The National Football League and Riddell are once again the defendants
in more civil lawsuits filed by former professional football players blaming
them for their brain injuries. In one wrongful death case, the family
of former Chicago Bears player Dave Duerson is claiming the NFL and the
football helmet maker are to blame for the 50-year-old’s suicide.
Duerson fatally shot himself in the chest last year.
Duerson’s children are saying that the league acted negligently when they did not warn him that concussions sustained during play may cause permanent injury. They say that their father suffered at least 10 concussions while a member of the NFL and that the brain damage impaired his inhibition, judgment, and impulse control. His family is blaming Riddell for Illinois products liability, contending that the helmets failed to properly protect the football players from concussions.
In a Louisiana personal injury lawsuit, nearly a dozen former NFL players residing in that state are also suing the NFL and Riddell for failing to properly protect players from the risks related to concussions. In their class action complaint, the plaintiffs, including a number of ex-New Orleans Saints, are contending that they each sustained physical and mental problems because they suffered concussions while playing professional football games.
They blame the NFL for disregarding the concussion-related risks even though there was “overwhelming medical evidence” that this type of injury could lead to permanent brain damage and other serious side effects, including memory problems, concentration difficulties, headaches, speech problems, neurological difficulties, and other disabilities.
Also this month, 300 former NFL players sued the NFL, their teams, and, in certain cases, Riddell, for their traumatic brain injuries.
If you believe that your brain injury could have been prevented if only a product manufacturer or another party hadn’t been negligent or failed to do its job, you should speak with an experienced products liability lawyer today. A seemingly mild concussion may later reveal serious, long-term repercussions, as can repeat concussions, which is not uncommon when playing football at the professional level. Unfortunately, a football player whose concussion symptoms end up going away after a few minutes might end up playing again during the same game or, after taking time off to recover, be given the go ahead to play even though he isn’t fully healed. Both of these situations can up the chances of more serious, permanent injury developing.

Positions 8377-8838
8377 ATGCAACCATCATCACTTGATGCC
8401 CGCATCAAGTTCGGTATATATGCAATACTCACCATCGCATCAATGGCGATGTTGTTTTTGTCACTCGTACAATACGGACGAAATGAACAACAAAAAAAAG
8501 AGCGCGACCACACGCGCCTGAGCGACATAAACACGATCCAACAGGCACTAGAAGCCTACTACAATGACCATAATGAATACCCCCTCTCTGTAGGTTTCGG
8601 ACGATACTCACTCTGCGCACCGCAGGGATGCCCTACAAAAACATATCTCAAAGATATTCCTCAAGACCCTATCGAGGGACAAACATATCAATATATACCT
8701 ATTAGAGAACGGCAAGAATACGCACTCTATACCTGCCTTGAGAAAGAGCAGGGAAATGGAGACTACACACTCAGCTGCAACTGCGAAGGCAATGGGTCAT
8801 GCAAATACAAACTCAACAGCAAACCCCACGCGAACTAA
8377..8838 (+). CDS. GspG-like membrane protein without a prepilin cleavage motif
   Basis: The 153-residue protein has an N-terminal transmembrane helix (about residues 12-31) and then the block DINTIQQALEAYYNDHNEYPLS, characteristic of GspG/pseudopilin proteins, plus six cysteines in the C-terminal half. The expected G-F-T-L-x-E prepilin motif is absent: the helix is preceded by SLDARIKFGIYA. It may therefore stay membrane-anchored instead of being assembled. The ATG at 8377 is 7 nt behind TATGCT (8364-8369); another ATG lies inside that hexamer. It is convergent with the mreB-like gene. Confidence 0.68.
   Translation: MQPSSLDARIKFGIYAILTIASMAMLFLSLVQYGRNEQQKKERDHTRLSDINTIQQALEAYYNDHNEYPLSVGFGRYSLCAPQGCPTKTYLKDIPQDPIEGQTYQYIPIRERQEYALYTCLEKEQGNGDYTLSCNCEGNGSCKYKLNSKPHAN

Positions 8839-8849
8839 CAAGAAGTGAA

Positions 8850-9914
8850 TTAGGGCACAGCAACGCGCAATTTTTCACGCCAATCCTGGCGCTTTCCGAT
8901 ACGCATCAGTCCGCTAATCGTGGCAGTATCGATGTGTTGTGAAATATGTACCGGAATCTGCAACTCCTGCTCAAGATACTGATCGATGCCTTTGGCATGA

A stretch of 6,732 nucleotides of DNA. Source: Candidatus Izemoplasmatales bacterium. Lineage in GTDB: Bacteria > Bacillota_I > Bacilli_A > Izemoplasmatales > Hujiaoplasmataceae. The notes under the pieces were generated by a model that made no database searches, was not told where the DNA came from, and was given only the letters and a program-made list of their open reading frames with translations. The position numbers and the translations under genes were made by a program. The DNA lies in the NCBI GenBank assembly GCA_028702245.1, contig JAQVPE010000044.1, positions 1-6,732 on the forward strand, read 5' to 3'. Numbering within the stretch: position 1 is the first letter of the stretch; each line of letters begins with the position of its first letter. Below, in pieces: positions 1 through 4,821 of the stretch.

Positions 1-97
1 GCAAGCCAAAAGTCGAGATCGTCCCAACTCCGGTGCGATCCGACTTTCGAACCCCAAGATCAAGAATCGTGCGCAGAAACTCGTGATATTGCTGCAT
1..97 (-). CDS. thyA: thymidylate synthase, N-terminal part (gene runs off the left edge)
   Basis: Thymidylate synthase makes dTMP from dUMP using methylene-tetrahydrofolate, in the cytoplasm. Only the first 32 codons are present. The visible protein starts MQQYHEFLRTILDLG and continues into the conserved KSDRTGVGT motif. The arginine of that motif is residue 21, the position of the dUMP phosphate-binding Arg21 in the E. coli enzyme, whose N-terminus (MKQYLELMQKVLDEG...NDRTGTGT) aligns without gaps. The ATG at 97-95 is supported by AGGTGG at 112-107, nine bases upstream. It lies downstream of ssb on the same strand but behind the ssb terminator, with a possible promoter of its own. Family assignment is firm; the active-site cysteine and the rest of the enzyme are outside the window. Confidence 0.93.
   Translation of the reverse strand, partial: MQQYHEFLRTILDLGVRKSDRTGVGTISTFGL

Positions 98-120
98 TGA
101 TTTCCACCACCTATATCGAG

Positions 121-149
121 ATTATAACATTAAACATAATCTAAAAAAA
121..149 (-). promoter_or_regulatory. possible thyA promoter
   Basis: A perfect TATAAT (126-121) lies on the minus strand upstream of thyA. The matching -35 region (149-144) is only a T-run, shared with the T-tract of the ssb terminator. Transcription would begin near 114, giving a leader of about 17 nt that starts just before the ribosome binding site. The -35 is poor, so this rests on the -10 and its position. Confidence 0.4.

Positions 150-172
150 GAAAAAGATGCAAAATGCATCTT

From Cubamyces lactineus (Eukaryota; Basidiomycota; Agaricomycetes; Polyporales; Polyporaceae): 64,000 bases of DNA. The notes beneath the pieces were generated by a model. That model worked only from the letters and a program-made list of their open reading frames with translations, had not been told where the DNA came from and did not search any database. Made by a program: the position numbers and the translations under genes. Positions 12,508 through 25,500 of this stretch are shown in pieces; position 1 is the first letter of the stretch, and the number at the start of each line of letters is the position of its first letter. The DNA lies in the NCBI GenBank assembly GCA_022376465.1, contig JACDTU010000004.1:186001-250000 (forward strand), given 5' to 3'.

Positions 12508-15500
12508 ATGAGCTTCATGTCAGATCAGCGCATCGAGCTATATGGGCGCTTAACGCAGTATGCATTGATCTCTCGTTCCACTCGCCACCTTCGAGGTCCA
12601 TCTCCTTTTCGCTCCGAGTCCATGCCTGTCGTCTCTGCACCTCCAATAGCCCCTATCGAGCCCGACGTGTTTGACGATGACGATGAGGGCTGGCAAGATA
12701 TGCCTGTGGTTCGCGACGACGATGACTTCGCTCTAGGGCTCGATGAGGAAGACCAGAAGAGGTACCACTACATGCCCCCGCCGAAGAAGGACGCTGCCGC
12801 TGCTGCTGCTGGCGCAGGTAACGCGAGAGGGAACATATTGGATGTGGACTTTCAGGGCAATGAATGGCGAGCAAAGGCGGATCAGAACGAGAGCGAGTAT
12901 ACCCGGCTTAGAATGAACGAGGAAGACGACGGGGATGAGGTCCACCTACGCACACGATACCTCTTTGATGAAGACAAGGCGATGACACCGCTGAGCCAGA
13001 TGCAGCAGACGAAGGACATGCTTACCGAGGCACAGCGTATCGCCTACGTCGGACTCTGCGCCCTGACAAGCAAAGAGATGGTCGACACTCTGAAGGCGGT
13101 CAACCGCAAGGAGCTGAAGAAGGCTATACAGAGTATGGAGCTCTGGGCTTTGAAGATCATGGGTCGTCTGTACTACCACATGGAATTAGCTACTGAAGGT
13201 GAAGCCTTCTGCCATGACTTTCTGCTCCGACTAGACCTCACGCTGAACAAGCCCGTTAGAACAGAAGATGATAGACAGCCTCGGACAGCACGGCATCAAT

It wasn’t until the last couple years that the NFL started to taking the long-term effects of concussions seriously. Why did they wait so long considering that for decades there have been studies connecting cognitive erosion with concussions? Also, why didn’t Riddell make sure that the helmets it was making were strong enough to protect football players’ heads upon impact?
Duerson’s Son Sues N.F.L. Over Handling of Concussions, The New York Times, February 23, 2012
Tony Dorsett joins former players in lawsuit against the NFL, WFAA, February 2, 2012
Ex-NFL players sue league in La. over concussions, Denver Post, February 18, 2012
More Blog Posts:
Ex-Pro Football Players Sue Helmet Maker Riddell and NFL for Traumatic Brain Injuries and Products Liability, Product Liability Law Blog, August 31, 2011
Will Your Helmet Prevent a Traumatic Brain Injury During a Winter Sports Accident?, Product Liability Law Blog, August 31, 2012
Head Injury Risk Prompts Triple Eight Distribution to Recall 30,400 Bicycle Helmets for Kids, Product Liability Law Blog, January 6, 2012
Contact our products liability lawyers and The Gilbert Law Group® to find out whether you have grounds for a brain injury lawsuit. Your first case evaluation is free. Call 1-(303) 431-1111.